Jul/Aug 2016 Poetry

Two Poems

by Connie Wasem Scott

Photographic Artwork by Victoria Mlady

Photographic Artwork by Victoria Mlady

We Watched for Falling Stars

It was the summer skies that brought us together—
three cousins driving out of a North Dakota town
until the right dirt road crested some farmer's hill.
We parked in the center of the road, stepped out
under a sky so black we'd almost gasp at the reckoning,
a third eye, deeper than water. The green broth
of alfalfa hushed without light, the sweet clover
and mustard—aromas that awakened the plains
lizard in my brain. I could feel him lift his head
and twitch his tail while I lay on the hood of Rod's car,
Charlie a horse length away at the edge of a field.
Springsteen wailed from the stereo like a prophet:
it ain't no sin to be glad you're alive.
We could never see enough of that sky.

The truth for us those nights we watched
for shooting stars was everything bright
and shiny streaking past our eyes. Truth
was the space between our words that grew
long tails of silence as we gaped at the sky.
The same cool breeze blew back our hair.

In the cities that grew far from there,
the Milky Way fell like asphalt into the lighted sea
of street lamps and headlights. But on that prairie,
the stars were brighter than our lives.
We needed to be humbled like that once in a while.
It wouldn't have mattered then to know
one of us would shoot away one day
like the stars falling above, burning
into a long ray of light that sparks and dies.
We wouldn't have believed it.
We lit cigarettes, tapped the smoke out of our mouths
in rings to circle a star's trail. Smoke rising
like incense to the sky.


Hydrogen Has the Shortest Half-Life

Ninety percent of all atoms in the universe are hydrogen.
This atom has only two parts—a single electron orbits
a lone proton in the center. On snowy days, my brother Chuck
and I played marbles in the living room. We lined marbles

in rows to encircle our forts, took turns aiming a large shooter
at the other's tidy lines of two-tones and cat's eyes. Keepsies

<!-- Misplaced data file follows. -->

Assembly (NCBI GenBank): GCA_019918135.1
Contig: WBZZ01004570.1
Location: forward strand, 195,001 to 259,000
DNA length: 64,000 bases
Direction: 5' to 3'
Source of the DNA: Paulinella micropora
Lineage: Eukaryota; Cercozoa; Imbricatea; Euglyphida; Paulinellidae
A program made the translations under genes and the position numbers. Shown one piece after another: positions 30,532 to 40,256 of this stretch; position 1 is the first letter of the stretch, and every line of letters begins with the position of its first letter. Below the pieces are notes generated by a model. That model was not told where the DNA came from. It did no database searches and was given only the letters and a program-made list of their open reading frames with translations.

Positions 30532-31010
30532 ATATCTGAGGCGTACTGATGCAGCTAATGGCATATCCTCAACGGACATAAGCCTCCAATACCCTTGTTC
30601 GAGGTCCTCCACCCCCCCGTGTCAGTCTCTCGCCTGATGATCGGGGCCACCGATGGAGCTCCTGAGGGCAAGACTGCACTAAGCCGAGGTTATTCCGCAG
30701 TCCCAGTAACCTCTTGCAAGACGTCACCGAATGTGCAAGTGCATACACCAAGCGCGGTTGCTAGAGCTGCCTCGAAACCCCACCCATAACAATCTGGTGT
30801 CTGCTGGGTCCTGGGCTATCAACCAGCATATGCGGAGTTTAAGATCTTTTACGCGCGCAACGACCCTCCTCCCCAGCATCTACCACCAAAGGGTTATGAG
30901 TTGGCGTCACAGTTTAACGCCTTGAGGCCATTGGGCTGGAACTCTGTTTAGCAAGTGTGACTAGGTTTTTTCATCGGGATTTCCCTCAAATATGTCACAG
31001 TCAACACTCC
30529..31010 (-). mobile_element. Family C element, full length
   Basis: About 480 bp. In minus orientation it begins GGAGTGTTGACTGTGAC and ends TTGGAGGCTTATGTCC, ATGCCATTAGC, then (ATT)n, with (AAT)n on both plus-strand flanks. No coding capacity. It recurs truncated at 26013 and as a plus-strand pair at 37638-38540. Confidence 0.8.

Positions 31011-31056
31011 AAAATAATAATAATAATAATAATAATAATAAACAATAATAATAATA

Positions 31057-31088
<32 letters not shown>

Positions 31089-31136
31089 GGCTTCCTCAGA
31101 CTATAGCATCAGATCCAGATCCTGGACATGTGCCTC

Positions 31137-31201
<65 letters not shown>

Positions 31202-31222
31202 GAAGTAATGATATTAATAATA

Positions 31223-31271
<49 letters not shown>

meant any marble our shooter touched was ours. Sometimes
the toys we played with were words—a million quadrillion

patrillion vazillion—a contest to see who could create
the biggest sum. Take a photo of hydrogen with an atomic
microscope and you'll see a pair of joined cells. Or send
a spaceprobe up to capture hydrogen clusters

of gassy clouds sparkling supernova blue and magenta
against the black galaxy sky. Who knew hydrogen fills
the dark heavens with light? In fifth grade, my brother
got his first chemistry set. For hours I watched him

tinker with test tubes and beakers and pour one clear liquid
into another, transforming it the same color as the magenta
petunias our mother's best friend Marge grew all around
their back yard. The hydrogen 7 isotope has a half-life

of 21 yoctoseconds, which equals a trillionth of a trillionth of a second,
which equals a septillionth of a second. Who makes up these words?
I thought he was powerful because he controlled the elements.
Water passed through his hands and turned into jewels. Later

he set up slides under his new microscope of smelly pond water
we stored for weeks in jars. My brother showed me the world
teems with life we can't see with just eyes. In 1766, Henry Cavendish
declared this inflammable air from metals is an element,

observed how it made water when it burned. Who knew a certain
kind of fire could put itself out? In 1806, Humphry Davy drove
electricity through water and found it can pull atoms apart.
The true nature of bonding is that a bond can be broken

in half. In high school, Chuck became the geek who
traded his coin and stamp collections for science
workbooks and flashcards until he could name all the facts
on the Periodic Chart like he once rattled off the '68

Green Bay Packers and their stats. Hydrogen is the only atom
for which the Schrodinger Equation has a perfect solution.
It takes a big brain to track that kind of subatomic
behavior with math. On my 29th birthday, he surprised me

with a bound dot-matrix printout of Charlie's Favorite Poems, Vol. 1.
He told me when he was on break from doing his research
in the lab, he'd slip across campus to the library to read
poems and save the ones he liked best. Hydrogen

is the lightest element. It can lift objects and people
into the air, which has produced some disastrous results.
It's wildly flammable and makes the kind of jet-fuel
that thrusts mega-ton rockets into space. The next year, he was

working on Vol. 2 when he slipped away, the lightest element
in our family, the scientist who was given a half-life to live.


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